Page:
Marine nature is a sensitive entity upon which human impact varies widely

The organisms of the Baltic Sea live under intense pressure. The sea is surrounded by dense populations, which affect the sensitive marine environment. A century ago, hunting caused the collapse of seal populations, after which the marine environment began to be plagued by toxic substances. Today, the sea is particularly affected by eutrophication.

Eutrophication has changed the habitats and living conditions of marine species. The consequences of eutrophication are reflected in the species of the Baltic Sea: plankton and benthic communities have changed, and there have also been changes in fish stocks and the populations of nesting birds.

Of particular concern is the decline of certain key species. Bladder wrack, seagrass, as well as other species, are of paramount importance to many organisms because they provide both shelter and food. Changes in key species are reflected throughout the entire marine food web.

Many pressures cause stress and change in marine communities

In addition to eutrophication, marine nature is burdened by many other issues, such as the construction of coastal and marine areas, dredging, and alien species. These can directly affect communities or change their habitats.

Tutkijan kämmenelle mahtuva, ruumiiltaan reilun sormenlevyinen, jalkoineen reilun kahden sormen levyinen rapu.
Originally from North America, the estuarine mud crab is an invasive species that has established itself in Finnish marine areas.

The most recent concerns include underwater noise, marine littering, and climate change. However, their effects are not yet sufficiently known.

Together, all of these different pressures cause a considerable total strain on the marine environment. This is evident in both underwater communities and surface aquatic marine life. The state of marine nature is monitored using several different indicators.

Marine mammals are doing both well and poorly

Three marine mammal species live in Finnish marine areas, i.e. the grey seal, the ringed seal, and the harbour porpoise. Their populations have fluctuated widely over the last century.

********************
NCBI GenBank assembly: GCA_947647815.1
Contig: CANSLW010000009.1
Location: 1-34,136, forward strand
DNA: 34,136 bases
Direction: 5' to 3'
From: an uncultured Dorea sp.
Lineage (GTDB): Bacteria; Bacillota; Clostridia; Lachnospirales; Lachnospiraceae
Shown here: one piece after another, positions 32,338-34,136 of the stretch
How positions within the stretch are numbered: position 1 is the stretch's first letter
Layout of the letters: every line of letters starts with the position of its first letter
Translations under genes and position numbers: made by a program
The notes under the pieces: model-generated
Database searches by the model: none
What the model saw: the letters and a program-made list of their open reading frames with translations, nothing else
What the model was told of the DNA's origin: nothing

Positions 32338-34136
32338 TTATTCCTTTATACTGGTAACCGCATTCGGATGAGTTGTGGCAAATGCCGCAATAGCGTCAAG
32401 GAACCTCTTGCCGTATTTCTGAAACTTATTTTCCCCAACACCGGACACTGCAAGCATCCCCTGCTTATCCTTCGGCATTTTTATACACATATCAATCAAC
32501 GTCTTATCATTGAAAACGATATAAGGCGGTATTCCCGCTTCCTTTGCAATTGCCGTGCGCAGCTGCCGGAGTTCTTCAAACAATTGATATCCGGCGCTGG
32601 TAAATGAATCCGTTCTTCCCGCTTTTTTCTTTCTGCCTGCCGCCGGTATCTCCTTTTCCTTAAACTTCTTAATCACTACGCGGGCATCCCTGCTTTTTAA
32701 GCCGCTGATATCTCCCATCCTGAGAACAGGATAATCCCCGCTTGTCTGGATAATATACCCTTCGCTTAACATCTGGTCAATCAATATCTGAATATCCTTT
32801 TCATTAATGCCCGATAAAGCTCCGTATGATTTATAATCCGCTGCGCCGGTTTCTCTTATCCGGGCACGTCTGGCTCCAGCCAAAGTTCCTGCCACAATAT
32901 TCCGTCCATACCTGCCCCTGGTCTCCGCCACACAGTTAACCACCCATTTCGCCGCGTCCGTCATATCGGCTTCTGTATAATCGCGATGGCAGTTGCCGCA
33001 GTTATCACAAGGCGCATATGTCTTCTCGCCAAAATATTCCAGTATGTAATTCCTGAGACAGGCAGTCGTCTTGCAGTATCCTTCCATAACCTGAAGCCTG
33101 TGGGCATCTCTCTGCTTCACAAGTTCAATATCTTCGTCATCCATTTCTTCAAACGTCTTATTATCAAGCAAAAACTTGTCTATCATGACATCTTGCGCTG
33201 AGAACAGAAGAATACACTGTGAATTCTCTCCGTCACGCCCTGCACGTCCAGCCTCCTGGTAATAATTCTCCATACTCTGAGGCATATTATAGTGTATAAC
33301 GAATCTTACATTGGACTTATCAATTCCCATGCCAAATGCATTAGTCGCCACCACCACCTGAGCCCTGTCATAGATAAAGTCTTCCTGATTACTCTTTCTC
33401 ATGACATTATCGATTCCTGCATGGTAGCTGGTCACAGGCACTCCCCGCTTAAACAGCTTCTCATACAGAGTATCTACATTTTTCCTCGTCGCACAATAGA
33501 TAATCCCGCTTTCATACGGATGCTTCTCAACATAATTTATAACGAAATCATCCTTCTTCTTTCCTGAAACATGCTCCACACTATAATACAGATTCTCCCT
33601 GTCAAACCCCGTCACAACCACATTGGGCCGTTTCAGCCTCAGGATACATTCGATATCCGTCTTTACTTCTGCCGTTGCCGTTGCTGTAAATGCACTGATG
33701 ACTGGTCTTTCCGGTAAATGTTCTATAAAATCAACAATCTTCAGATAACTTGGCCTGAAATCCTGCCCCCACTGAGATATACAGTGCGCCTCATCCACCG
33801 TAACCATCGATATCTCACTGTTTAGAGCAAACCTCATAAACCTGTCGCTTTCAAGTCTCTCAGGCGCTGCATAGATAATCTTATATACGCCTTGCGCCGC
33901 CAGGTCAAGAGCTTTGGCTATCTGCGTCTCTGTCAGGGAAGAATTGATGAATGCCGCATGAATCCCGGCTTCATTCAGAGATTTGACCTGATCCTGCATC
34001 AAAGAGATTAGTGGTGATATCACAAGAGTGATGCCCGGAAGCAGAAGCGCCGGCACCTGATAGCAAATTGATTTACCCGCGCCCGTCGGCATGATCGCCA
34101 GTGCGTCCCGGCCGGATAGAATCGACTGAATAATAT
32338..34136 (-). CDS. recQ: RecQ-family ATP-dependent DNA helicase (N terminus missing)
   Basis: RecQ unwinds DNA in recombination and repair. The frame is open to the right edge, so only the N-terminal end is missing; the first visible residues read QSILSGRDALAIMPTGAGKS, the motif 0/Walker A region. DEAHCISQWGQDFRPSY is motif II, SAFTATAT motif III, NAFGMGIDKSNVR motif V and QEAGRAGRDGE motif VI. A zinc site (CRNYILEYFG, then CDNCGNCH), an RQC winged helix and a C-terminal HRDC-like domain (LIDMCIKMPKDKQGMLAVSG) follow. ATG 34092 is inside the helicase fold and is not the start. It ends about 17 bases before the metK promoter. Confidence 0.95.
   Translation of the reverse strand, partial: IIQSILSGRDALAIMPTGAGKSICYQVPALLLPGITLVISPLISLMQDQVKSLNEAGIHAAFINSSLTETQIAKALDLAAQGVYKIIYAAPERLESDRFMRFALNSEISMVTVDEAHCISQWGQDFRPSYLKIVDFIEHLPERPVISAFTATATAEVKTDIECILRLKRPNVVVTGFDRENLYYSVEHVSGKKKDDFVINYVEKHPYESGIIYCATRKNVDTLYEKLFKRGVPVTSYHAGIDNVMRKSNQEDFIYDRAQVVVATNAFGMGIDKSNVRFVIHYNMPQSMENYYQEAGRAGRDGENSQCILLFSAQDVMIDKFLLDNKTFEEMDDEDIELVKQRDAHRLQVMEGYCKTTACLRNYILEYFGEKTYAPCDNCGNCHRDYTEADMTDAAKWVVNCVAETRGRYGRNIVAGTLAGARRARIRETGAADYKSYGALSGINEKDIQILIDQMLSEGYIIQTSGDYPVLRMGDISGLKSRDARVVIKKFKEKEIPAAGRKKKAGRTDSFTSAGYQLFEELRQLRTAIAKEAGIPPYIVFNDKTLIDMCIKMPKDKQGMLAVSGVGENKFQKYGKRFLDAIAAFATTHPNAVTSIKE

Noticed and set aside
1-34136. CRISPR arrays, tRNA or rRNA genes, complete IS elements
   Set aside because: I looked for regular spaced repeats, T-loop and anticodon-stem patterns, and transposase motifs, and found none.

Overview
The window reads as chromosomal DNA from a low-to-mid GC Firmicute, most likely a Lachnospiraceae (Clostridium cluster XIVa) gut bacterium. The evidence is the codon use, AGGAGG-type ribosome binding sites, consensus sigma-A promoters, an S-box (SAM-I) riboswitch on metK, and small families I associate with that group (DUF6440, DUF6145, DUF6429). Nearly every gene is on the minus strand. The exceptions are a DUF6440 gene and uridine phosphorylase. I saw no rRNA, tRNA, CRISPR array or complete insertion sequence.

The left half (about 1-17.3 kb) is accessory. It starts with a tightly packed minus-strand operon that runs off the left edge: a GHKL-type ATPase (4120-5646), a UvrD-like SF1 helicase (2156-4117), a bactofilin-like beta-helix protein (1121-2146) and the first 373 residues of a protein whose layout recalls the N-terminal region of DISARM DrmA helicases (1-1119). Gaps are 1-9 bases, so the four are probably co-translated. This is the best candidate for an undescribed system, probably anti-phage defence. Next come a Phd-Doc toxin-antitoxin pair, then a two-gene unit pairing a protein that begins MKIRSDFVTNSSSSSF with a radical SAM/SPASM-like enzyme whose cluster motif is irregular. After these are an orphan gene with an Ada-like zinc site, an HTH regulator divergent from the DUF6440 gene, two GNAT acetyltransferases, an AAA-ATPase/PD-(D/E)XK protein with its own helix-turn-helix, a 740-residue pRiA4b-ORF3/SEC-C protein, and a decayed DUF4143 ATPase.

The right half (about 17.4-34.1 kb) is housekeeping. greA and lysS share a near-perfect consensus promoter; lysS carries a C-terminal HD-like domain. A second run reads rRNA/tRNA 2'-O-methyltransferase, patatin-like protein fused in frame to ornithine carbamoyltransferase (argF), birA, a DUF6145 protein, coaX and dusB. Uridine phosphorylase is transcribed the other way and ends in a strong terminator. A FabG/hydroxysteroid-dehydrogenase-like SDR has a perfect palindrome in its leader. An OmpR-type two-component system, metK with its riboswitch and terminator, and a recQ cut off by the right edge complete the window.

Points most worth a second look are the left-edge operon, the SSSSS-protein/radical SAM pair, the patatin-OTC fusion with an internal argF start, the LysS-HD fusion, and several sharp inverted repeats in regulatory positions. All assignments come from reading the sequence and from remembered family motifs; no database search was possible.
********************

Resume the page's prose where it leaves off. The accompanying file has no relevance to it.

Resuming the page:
The condition of marine mammals has been particularly affected by both hunting and environmental toxins. Hunting collapsed seal populations in the early 20th century. After that, seals began to be plagued by chemicals originating from the forest industry, in particular. These weakened the reproduction of seals so much that the populations continued to decline.

It was not until the 1990s that seal populations began to recover as the concentrations of harmful substances decreased. Despite this, numbers of both grey and the ringed seals remained low until the early 2000s. Environmental toxins may also have affected porpoise populations, although their drowning in fishing nets has been a more significant threat.

The status of marine mammals is monitored by several indicators. The abundance of animal populations, the distribution of species, and the condition of the population are used as indicators of their status.

The status of the grey seal is stable, but the ringed seal is particularly threatened by climate change

Today, more than 30,000 grey seals live in the entire Baltic Sea area. Of these, approximately 13,000 individuals occur in Finnish sea areas, and this population continues to grow moderately. Using all indicators, the condition of the grey seal is assessed as good in Finland.

Grey seals on a rocky islet.

In the Baltic Sea, the ringed seal population is particularly concentrated in the Bay of Bothnia. This is because the ringed seal is dependent on ice and snow, especially during the breeding season. The latest census result for the Bay of Bothnia counted almost 13,000 ringed seals. The inter-annual variation in these population count results is particularly affected by the ice conditions at the time of the calculation.